To prepare you for “What Men Want,” here’s my review of the original.
I know for a fact that the mind is a complicated thing, and some of us wish we had telekinesis. “What Women Want” is a movie made for men who need to know what really makes women tick, and for women who deserve better. Director Nancy Meyers ties both opposite sexes together, and gives us a sweet-hearted romantic comedy.
Mel Gibson stars as a successful but chauvinist ad executive named Nick Marshall, who constantly hits on a coffee shop employee (Marisa Tomei), has an estranged daughter (Ashley Johnson), and thinks he’s gonna be promoted as creative director. His boss (Alan Alda) tells him that position has to go to a woman he just hired, Darcy Maguire (Helen Hunt). After being told to come up with a brand for a package of women’s cosmetics, he ends up in a bathtub/hairdryer accident, and wakes up hearing women’s thoughts.
Nick thinks it’s a curse because of how he hears negative thoughts from his co-workers, but his therapist (Bette Midler) suggests he embraces that gift to know what women really want. Meanwhile, as he and Darcy start to develop an ad for Nike, they hit it off. And he tries to rekindle with his daughter, especially since she has an older boyfriend (Eric Balfour).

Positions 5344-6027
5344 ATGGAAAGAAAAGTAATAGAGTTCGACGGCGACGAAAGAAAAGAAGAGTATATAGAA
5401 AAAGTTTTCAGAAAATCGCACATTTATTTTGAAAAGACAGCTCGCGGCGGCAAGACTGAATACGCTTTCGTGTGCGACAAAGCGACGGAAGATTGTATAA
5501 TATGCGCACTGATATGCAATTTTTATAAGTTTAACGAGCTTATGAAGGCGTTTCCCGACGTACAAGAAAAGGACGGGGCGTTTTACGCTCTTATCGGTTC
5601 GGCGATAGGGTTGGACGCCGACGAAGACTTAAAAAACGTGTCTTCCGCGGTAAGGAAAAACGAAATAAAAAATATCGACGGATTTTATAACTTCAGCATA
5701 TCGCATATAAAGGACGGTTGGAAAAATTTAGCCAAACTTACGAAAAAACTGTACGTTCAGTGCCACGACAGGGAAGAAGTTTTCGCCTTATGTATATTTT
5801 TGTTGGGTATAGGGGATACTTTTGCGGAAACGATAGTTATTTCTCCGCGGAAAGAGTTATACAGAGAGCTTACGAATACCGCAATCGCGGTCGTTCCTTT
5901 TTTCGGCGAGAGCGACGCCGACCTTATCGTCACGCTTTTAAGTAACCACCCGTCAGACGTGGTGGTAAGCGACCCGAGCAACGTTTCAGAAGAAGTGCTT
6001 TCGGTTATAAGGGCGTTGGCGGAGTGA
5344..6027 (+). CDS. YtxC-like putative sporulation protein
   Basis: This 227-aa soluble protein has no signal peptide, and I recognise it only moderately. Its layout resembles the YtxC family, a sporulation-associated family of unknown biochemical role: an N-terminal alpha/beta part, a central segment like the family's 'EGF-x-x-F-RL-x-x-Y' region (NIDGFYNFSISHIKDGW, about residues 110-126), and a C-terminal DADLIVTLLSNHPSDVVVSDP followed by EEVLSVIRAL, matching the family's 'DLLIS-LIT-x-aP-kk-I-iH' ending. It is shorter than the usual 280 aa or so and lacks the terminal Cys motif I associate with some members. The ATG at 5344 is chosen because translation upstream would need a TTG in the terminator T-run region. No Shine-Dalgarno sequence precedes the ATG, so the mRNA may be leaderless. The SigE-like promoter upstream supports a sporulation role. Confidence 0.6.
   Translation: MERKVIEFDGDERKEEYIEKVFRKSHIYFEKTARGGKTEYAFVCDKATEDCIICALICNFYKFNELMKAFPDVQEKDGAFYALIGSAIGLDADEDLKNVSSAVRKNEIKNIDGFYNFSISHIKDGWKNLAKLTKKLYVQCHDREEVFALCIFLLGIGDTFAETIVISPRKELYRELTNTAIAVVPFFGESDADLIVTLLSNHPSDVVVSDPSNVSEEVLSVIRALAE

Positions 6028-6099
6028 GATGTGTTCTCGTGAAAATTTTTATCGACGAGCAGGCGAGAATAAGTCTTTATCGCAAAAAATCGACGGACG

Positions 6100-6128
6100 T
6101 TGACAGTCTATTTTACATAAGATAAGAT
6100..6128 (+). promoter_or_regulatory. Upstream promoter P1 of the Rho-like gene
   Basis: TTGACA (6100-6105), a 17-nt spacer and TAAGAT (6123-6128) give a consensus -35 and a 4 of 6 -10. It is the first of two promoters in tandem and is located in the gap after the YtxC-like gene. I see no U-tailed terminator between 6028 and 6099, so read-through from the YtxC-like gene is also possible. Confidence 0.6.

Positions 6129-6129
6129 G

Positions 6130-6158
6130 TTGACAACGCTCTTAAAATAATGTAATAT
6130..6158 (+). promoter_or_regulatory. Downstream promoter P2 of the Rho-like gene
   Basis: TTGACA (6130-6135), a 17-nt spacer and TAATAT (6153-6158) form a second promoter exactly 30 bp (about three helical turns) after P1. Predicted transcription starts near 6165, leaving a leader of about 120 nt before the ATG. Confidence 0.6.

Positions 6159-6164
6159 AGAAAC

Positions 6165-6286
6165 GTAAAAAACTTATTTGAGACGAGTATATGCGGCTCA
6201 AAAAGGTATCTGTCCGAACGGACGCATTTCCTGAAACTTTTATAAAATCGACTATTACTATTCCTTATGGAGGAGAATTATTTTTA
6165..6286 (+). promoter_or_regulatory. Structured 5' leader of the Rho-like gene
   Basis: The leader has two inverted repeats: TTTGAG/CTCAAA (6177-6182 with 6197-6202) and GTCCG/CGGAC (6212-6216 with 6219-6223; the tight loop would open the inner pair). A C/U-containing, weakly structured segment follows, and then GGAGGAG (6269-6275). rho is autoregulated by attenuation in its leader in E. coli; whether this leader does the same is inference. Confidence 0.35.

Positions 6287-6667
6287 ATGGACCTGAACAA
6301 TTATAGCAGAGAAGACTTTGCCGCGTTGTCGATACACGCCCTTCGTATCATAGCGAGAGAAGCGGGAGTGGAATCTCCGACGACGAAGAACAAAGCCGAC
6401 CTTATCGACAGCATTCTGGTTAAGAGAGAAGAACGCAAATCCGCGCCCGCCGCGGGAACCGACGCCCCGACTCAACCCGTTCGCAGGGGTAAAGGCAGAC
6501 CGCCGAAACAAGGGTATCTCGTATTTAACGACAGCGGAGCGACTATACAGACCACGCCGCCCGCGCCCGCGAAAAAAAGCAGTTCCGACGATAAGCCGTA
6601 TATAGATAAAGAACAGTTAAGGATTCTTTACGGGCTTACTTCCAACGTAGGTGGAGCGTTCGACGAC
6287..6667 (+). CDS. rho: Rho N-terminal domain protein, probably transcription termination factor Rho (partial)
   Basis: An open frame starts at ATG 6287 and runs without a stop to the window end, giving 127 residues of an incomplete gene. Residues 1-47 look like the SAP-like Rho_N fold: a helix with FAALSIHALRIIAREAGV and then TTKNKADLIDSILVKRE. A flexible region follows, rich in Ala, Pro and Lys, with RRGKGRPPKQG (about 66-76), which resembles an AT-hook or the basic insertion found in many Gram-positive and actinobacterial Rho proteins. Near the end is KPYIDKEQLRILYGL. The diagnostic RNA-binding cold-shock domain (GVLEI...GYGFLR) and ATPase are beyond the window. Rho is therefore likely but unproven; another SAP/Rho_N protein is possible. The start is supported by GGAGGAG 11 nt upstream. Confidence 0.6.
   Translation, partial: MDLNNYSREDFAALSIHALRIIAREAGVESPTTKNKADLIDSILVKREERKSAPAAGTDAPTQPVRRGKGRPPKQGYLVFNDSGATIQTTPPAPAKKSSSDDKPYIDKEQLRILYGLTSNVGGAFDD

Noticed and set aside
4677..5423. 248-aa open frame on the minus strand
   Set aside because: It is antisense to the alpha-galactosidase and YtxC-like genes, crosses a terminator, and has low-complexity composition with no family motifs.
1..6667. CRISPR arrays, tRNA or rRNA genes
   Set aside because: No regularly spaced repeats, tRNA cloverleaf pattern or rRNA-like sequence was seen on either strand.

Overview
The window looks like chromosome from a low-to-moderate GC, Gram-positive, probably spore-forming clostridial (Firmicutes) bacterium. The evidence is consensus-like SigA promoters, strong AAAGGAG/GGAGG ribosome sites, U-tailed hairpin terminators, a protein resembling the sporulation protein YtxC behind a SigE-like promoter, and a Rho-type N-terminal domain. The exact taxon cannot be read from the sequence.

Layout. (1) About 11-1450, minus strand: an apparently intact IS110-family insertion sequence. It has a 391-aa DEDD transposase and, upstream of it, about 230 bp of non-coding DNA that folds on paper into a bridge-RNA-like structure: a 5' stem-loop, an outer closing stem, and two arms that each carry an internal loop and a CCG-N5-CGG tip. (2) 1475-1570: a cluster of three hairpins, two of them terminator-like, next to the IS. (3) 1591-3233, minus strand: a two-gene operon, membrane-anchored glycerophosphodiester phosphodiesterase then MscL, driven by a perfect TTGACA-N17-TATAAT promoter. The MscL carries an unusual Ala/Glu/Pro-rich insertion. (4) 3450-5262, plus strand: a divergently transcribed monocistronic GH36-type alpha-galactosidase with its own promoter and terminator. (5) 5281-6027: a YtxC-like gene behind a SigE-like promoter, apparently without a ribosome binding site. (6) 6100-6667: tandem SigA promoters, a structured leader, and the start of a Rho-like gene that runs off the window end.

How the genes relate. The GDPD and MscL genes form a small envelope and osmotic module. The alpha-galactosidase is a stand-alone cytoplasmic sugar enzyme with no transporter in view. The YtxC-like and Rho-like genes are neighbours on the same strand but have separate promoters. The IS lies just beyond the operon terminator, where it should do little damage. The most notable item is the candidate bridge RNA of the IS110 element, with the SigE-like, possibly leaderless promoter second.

‘What Women Want” has its heart in the right place by changing a man’s perspectives of women by giving him telekinesis. It’s a fantasy that breaks form, and keeps you interested. Gibson and Hunt have chemistry, thanks to his dialogue and manliness, and to her charms and skills.
And you also get some fine supporting work from Johnson as the daughter, and Judy Greer as a young suicidal secretary. They have their issues, and the movie is very sympathetic about all feminine sides.
As a fan, I also love how the Frank Sinatra classic hits keep things rolling along. It uses the music to stylize the romance and the charisma. There’s even a scene when Gibson dances with a hat rack, in the style of Sinatra. If you hear his music in a romantic comedy, you can tell you’re interested.
It might get a little awkward in parts of the first half, mostly when Gibson finds out about his new ability, but the rest of the movie proves how sweet and lovable it is. Credit goes to director Nancy Meyers and writers Josh Goldsmith, Cathy Yuspa, and Diane Drake for crafting a heartwarming comedy.